You say news writers aren’t biased? Lemme show you otherwise. . . .
I’m not the most conservative on the “gay marriage” question by any means. I happen to think that, in our nation’s current context, which is decidedly NOT a Christian one, it some sense to give economic (and perhaps other) rights to homosexual couples. However, consider paragraph 2 of the article at this link:
‘Scuse me? Let’s try that again. Perhaps if you’d written it as I have it below, moderates and logicians wouldn’t be able to perpetuate (rightly!) the stereotype of liberal bias in the news media:
The cases, originating on opposite coasts, go to the heart of a question that has churned for two decades: whether states and the federal government have jurisdiction over the question of same-sex marriage.
You see, it really is a question, and will probably for many years be a question — whether two people of the same gender who profess to be a couple may be thought of as “married” in a given societal context. Being able to state such a question without prejudice would seem to be part and parcel of being a good journalist.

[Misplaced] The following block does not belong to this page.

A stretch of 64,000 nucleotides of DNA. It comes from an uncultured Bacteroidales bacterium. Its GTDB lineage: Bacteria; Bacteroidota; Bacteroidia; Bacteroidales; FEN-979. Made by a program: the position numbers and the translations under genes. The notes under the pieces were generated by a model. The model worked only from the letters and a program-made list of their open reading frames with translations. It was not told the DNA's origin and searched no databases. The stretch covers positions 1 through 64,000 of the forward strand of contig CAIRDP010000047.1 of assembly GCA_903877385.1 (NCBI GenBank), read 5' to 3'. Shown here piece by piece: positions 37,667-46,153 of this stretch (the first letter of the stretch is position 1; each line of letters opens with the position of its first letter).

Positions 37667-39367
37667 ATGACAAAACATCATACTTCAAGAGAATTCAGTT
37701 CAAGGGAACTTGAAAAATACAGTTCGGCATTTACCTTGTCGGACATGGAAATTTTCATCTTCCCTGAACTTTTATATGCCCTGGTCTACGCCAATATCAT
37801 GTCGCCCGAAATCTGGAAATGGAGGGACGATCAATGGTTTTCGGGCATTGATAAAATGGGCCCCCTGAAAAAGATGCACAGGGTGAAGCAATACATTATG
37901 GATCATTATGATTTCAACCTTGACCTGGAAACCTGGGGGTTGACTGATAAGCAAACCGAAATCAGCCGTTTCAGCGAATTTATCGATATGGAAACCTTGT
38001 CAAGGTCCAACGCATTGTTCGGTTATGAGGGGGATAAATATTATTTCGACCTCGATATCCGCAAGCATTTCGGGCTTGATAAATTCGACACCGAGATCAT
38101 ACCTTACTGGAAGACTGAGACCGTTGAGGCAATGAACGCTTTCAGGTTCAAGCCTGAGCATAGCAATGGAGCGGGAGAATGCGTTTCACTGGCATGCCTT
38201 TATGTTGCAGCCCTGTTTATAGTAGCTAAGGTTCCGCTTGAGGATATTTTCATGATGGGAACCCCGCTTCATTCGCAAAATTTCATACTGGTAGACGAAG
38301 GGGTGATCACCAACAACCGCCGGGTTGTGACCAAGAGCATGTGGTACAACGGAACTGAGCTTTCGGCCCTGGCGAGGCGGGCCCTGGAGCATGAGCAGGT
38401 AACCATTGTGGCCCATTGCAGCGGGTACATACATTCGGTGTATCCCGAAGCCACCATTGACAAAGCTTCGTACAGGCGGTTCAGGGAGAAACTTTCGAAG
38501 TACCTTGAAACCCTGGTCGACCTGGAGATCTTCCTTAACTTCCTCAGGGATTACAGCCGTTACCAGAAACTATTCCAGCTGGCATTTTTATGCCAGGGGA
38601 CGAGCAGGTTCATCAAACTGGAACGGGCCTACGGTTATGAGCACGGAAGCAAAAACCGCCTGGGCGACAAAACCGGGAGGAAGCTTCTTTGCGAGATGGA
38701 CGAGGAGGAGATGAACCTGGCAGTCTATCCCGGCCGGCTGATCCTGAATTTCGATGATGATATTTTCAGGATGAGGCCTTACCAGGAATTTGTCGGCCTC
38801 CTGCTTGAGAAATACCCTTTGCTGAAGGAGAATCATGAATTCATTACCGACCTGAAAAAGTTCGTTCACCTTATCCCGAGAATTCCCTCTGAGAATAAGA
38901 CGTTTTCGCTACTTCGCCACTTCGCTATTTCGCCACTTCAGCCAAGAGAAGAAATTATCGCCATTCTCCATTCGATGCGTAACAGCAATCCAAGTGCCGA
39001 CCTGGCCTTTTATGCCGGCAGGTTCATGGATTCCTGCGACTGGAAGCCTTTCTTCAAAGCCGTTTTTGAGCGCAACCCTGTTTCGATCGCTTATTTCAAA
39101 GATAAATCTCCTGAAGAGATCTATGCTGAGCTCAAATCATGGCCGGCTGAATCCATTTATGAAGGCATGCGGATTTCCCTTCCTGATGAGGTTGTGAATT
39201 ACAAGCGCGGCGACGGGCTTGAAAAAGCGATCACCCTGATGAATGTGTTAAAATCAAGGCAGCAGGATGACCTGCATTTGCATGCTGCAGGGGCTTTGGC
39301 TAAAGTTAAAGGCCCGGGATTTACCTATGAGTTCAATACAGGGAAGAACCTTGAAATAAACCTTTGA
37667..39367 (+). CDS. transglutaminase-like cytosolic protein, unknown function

I am not intending to deal with God-based morality here. I’m merely acknowledging that, absent theocracy, it is practically up to a culture or government to decide a question such as the gay-marriage one. I may or may not like the conclusions of the human government, but simply by allowing this question, stating it without prejudice, I do not tip the scale toward one side or the other. On the other hand, if I accuse an entity of “refus[ing] to recognize same-sex marriage,” I clearly align myself with those who presume the validity of same-sex marriage, when such is not a foregone conclusion.
The above is just one paltry evidence of recurring bias in the news media … and is just one reason I don’t often watch or listen to the news.